Health and Transportation

Moving to Health: How Changing the Built Environment Impacts Weight and Glycemic Control

Where people live affects their health, weight, and well-being. Studies have pointed to multiple links between residential location, aspects of the surrounding built environment, and the neighborhood prevalence of obesity and type 2 diabetes (T2D). Among the physical built environment features that have been proposed to lower obesity and T2D risk are neighborhood walkability to support daily activity, access to healthy food sources such as supermarkets and farmers’ markets, fewer neighborhood fast foods or convenience stores, and more parks and trails. This study is using data from Kaiser Permanente Washington (KPWA), a large, integrated health insurance and care delivery system. By attaching a geographic context to anonymized KPWA electronic medical records in King County, Wash., researchers are examining the impacts of individual-level neighborhood built environment factors on body weight and glycemic control over a 12-year period. As a subcontract to the Kaiser Permanente Washington Health Research Institute, the UW Urban Form Lab is providing necessary data on land-use and mix, transportation infrastructure, neighborhood composition, and traffic conditions. Armed with the study’s findings, urban planners and policymakers will be able to target different built environment features for intervention and help to create demand for those neighborhood features that are most likely to support health.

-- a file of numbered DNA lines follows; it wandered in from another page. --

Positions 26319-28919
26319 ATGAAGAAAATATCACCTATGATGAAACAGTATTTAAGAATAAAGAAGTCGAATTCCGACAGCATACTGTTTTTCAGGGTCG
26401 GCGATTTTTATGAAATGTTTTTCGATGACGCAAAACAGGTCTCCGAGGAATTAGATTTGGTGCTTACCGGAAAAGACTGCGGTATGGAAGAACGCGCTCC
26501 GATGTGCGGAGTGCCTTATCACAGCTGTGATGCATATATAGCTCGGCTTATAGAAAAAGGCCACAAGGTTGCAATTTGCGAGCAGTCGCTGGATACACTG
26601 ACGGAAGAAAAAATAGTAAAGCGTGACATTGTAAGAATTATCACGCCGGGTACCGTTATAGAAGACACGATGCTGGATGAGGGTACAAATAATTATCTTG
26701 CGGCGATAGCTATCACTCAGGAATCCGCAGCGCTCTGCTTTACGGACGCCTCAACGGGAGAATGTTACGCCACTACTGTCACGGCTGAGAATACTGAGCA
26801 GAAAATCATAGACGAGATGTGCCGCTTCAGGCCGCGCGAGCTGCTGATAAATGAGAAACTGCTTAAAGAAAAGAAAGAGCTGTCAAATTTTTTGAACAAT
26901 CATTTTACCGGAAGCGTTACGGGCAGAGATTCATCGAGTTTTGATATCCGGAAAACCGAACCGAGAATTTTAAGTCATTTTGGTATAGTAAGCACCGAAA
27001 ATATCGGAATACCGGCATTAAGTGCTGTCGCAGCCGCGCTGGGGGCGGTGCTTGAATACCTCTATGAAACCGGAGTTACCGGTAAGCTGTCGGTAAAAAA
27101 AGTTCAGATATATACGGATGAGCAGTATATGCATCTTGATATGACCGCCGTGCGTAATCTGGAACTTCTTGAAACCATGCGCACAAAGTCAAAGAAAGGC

Principal Investigators:
Anne Vernez Moudon, Urban Design and Planning, UW
Philip Hurvitz, Urban Design and Planning, UW

National Institute of Diabetes and Digestive and Kidney Diseases
Kaiser Permanente Washington Health Research Institute

Scheduled completion: June 2022

TWIN Study of Environment, Lifestyle Behaviors, and Health

This project builds on the Washington State Twin Registry, which includes some 8,000 twin pairs participating in a range of medical studies. The use of twins allows researchers to control for genetic and childhood social and environmental factors in ways that are not possible in studies based on singletons. This project is using a twin design and cutting edge measurement tools and spatial data to examine how the built environment is associated with physical activity and eating habits, and how aspects of the built environment affect physical activity and nutrition in its association with body mass index. Researchers at the UW Urban Form Lab are providing and analyzing data on development densities, land uses, transportation systems, and socio-demographics characteristics of areas of interest in Washington state, as well as processing data from accelerometers, GPS, and travel diaries to produce detailed, time-stamped Life Logs. From the Life Logs, physical activity and walking bouts will be identified, as will eating and food shopping episodes. Further processing of these data will include the identification of mobility patterns and activity spaces over the course of 7-day assessment periods.  As twins living in the same locations are compared to those living separately, it will be possible to isolate the effects of the built environment on physical activity

Principal Investigators:
Glen E. Duncan, College of Medicine, WSU
Anne Vernez Moudon, Urban Design and Planning, UW

Sponsor: National Institutes of Health
Scheduled completion: March 2024